Mondaq has a "free to view" business model. Our services are paid for by Contributors in exchange for Mondaq providing them with access to information about who accesses their content. Once personal data is transferred to our Contributors they become a data controller of this personal data. They use it to measure the response that their articles are receiving, as a form of market research. They may also use it to provide Mondaq users with information about their products and services.

Details of each Contributor to which your personal data will be transferred is clearly stated within the Content that you access. For full details of how this Contributor will use your personal data, you should review the Contributor’s own Privacy Notice.

Please indicate your preference below:

Yes, I am happy to support Mondaq in maintaining its free to view business model by agreeing to allow Mondaq to share my personal data with Contributors whose Content I access
No, I do not want Mondaq to share my personal data with Contributors

Also please let us know whether you are happy to receive communications promoting products and services offered by Mondaq:

Yes, I am happy to received promotional communications from Mondaq
No, please do not send me promotional communications from Mondaq
Terms & Conditions

Mondaq.com (the Website) is owned and managed by Mondaq Ltd (Mondaq). Mondaq grants you a non-exclusive, revocable licence to access the Website and associated services, such as the Mondaq News Alerts (Services), subject to and in consideration of your compliance with the following terms and conditions of use (Terms). Your use of the Website and/or Services constitutes your agreement to the Terms. Mondaq may terminate your use of the Website and Services if you are in breach of these Terms or if Mondaq decides to terminate the licence granted hereunder for any reason whatsoever.

Use of www.mondaq.com

To Use Mondaq.com you must be: eighteen (18) years old or over; legally capable of entering into binding contracts; and not in any way prohibited by the applicable law to enter into these Terms in the jurisdiction which you are currently located.

You may use the Website as an unregistered user, however, you are required to register as a user if you wish to read the full text of the Content or to receive the Services.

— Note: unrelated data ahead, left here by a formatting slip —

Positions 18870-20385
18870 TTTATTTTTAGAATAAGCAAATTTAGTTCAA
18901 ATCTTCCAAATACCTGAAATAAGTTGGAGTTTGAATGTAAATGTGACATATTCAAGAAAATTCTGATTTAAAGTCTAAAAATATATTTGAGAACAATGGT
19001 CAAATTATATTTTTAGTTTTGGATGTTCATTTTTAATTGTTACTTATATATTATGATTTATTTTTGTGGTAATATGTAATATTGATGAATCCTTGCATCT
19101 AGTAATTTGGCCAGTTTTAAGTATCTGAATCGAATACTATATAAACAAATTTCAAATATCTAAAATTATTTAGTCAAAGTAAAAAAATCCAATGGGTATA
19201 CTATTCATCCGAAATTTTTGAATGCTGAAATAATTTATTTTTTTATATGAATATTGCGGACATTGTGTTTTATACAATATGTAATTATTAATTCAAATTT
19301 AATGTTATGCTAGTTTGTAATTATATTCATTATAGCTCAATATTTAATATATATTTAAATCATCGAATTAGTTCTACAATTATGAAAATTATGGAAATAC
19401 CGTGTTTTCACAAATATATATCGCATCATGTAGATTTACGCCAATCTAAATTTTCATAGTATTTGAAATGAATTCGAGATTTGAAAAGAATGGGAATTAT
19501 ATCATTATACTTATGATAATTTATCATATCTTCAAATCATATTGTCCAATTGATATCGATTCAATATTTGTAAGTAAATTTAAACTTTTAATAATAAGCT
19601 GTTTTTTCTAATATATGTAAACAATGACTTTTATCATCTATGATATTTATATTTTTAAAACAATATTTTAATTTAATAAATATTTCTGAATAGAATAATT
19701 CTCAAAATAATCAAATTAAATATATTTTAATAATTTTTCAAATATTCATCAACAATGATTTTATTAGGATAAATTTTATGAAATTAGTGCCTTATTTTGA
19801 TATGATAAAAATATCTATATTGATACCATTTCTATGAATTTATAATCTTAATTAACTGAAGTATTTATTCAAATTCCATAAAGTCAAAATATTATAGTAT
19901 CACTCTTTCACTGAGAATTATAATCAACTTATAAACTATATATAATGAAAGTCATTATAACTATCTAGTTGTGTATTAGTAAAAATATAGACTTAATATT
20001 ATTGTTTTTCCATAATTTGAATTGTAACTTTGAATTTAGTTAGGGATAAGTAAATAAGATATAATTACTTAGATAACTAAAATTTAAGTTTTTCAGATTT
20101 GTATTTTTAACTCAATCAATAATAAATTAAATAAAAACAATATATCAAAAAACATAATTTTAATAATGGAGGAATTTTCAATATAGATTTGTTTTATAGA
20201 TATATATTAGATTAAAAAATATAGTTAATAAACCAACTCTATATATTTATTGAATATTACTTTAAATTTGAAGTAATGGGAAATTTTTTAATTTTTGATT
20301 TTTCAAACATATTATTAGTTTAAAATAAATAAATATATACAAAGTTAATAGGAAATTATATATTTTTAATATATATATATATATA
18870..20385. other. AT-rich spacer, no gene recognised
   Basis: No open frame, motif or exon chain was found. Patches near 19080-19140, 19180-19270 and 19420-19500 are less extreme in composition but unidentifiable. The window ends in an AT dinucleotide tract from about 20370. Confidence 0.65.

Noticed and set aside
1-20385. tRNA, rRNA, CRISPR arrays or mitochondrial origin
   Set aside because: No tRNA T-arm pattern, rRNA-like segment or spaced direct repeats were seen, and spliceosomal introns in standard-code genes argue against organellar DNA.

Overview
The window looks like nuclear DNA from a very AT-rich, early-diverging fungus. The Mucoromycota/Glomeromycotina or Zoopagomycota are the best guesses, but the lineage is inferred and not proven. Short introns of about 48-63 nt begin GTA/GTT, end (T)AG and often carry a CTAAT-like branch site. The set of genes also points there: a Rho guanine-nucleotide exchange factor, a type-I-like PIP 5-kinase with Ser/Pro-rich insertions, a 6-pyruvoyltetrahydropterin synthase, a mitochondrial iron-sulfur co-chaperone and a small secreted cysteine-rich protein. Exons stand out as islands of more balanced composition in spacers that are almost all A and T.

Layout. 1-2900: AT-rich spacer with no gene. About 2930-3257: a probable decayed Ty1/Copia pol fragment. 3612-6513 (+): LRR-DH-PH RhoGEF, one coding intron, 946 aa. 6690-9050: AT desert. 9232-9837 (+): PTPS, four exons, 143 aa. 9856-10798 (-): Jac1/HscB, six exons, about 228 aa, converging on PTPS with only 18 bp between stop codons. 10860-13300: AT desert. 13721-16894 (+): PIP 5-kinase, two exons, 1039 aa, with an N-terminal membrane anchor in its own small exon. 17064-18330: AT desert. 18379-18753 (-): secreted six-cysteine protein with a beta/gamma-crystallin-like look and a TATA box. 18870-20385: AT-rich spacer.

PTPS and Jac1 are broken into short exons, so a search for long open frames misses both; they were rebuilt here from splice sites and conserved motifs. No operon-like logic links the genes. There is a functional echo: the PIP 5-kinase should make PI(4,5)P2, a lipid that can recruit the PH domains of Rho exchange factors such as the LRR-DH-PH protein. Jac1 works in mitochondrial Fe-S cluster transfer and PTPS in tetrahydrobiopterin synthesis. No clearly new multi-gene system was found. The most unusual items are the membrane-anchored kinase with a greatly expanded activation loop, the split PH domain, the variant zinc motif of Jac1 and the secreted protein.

You may not modify, publish, transmit, transfer or sell, reproduce, create derivative works from, distribute, perform, link, display, or in any way exploit any of the Content, in whole or in part, except as expressly permitted in these Terms or with the prior written consent of Mondaq. You may not use electronic or other means to extract details or information from the Content. Nor shall you extract information about users or Contributors in order to offer them any services or products.

In your use of the Website and/or Services you shall: comply with all applicable laws, regulations, directives and legislations which apply to your Use of the Website and/or Services in whatever country you are physically located including without limitation any and all consumer law, export control laws and regulations; provide to us true, correct and accurate information and promptly inform us in the event that any information that you have provided to us changes or becomes inaccurate; notify Mondaq immediately of any circumstances where you have reason to believe that any Intellectual Property Rights or any other rights of any third party may have been infringed; co-operate with reasonable security or other checks or requests for information made by Mondaq from time to time; and at all times be fully liable for the breach of any of these Terms by a third party using your login details to access the Website and/or Services

however, you shall not: do anything likely to impair, interfere with or damage or cause harm or distress to any persons, or the network; do anything that will infringe any Intellectual Property Rights or other rights of Mondaq or any third party; or use the Website, Services and/or Content otherwise than in accordance with these Terms; use any trade marks or service marks of Mondaq or the Contributors, or do anything which may be seen to take unfair advantage of the reputation and goodwill of Mondaq or the Contributors, or the Website, Services and/or Content.